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The one about Student-teacher Relationships

Radical openness demands the classroom be a space for relationships and dialogue, at the expense of content, summative assessment, and so-called academic rigor.

Jesse Stommel


Earlier this month the results of the National Survey of Students (NSS) was published. The NSS gathers students’ opinions on the quality of their courses and the results are used to inform prospective students’ choices, provide data to help improve the student experience, and support public accountability.

The results of the survey produce feelings of profound relief when students report that they are generally satisfied with their programmes, and deep levels of anxiety when they’re not. There are many concerns with the kind of data gathered by the NSS, the phrasing of questions, the specific information that’s gathered, and how the data are analysed. But, leaving all that aside, let’s assume that the NSS says something authentic about how students feel about their programmes and institutions, and work from there.

When students aren’t satisfied with some aspect of their curriculum, the typical response from institutions seems to be a knee-jerk reaction that’s directly connected to the area of concern. If a significant group of students report low levels of satisfaction with X, then all attention turns to X and a few tweaks are rolled out as part of an action plan to address the issue. Problem solved. Everyone can get back to work.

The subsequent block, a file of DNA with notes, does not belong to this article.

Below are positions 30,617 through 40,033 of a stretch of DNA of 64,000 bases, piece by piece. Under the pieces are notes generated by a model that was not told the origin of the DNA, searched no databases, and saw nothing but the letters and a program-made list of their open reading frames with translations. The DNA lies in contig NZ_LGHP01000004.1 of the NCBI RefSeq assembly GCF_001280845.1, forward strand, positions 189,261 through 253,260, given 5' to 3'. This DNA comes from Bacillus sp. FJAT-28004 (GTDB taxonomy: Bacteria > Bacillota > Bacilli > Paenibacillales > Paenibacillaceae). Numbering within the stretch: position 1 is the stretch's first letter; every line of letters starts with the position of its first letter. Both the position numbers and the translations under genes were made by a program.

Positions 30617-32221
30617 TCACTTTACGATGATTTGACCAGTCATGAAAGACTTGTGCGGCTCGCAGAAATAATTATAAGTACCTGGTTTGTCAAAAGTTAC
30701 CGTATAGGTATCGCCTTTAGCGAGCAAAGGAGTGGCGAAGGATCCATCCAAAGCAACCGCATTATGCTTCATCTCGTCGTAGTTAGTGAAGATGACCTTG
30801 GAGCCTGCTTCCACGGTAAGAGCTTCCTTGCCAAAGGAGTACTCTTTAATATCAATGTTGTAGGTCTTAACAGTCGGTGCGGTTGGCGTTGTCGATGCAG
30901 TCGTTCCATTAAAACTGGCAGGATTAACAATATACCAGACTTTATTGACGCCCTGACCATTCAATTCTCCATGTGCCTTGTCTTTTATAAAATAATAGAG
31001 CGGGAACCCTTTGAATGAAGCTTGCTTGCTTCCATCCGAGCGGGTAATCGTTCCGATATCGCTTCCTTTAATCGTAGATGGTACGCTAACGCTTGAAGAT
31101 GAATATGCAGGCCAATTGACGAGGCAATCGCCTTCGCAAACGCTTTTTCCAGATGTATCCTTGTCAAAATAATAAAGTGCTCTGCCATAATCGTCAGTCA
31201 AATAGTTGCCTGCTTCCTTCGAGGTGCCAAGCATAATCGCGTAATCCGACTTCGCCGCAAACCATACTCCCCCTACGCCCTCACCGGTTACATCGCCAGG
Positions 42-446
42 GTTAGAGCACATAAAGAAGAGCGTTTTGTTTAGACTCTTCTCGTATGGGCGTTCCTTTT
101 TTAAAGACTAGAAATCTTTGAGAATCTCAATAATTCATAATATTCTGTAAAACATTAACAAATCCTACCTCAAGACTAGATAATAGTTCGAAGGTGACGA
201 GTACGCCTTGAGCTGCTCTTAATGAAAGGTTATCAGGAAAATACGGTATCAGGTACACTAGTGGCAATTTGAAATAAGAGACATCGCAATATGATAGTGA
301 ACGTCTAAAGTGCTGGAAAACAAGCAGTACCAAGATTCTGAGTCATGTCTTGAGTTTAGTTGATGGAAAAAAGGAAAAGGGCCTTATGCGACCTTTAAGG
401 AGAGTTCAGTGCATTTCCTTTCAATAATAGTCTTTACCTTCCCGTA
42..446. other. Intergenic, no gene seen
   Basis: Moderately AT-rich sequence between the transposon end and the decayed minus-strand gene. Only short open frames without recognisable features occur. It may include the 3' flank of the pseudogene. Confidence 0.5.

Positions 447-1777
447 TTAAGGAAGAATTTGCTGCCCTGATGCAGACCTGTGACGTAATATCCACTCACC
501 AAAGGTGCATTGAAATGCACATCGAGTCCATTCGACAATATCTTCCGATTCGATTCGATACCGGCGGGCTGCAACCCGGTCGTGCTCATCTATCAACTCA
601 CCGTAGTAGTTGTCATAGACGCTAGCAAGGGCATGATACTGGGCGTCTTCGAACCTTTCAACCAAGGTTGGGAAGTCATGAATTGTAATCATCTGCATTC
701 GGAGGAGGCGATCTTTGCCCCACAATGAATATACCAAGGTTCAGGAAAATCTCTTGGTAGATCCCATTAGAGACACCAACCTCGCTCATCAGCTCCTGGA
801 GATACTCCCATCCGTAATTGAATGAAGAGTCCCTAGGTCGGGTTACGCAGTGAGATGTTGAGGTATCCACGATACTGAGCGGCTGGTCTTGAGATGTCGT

But I think it’s also useful to suggest that, instead of looking outward towards the curriculum for the solutions to low levels of student satisfaction, we can also look inwards and start asking the more difficult questions about our relationships with our students. Students may report that they are unhappy with their programmes but I think that there will be a strong correlation between poor satisfaction overall, and poor relationships with staff. Students will forgive a lot that’s wrong with the curriculum if they see that they are cared for, that they are valued, and that we are working in their service. I think that transparency, honesty, and vulnerability will get us further than timetable tweaks.

I hope that these resources help us to focus on how we think about our interactions with students, and how we might build better relationships with them. I think that, all else being equal, teacher-student relationships are by far the most important variable in supporting student learning.


Kane, J., & Mushtare, R. (2020). Relationship-Rich Education (No. 161). Retrieved July 28, 2022

Many students enter our colleges and universities with hopes for a better future, but depart, often with a large burden of debt, before achieving their goals. In this episode, Peter Felton and Leo Lambert join us to discuss the importance of human connections in supporting students on their educational journey.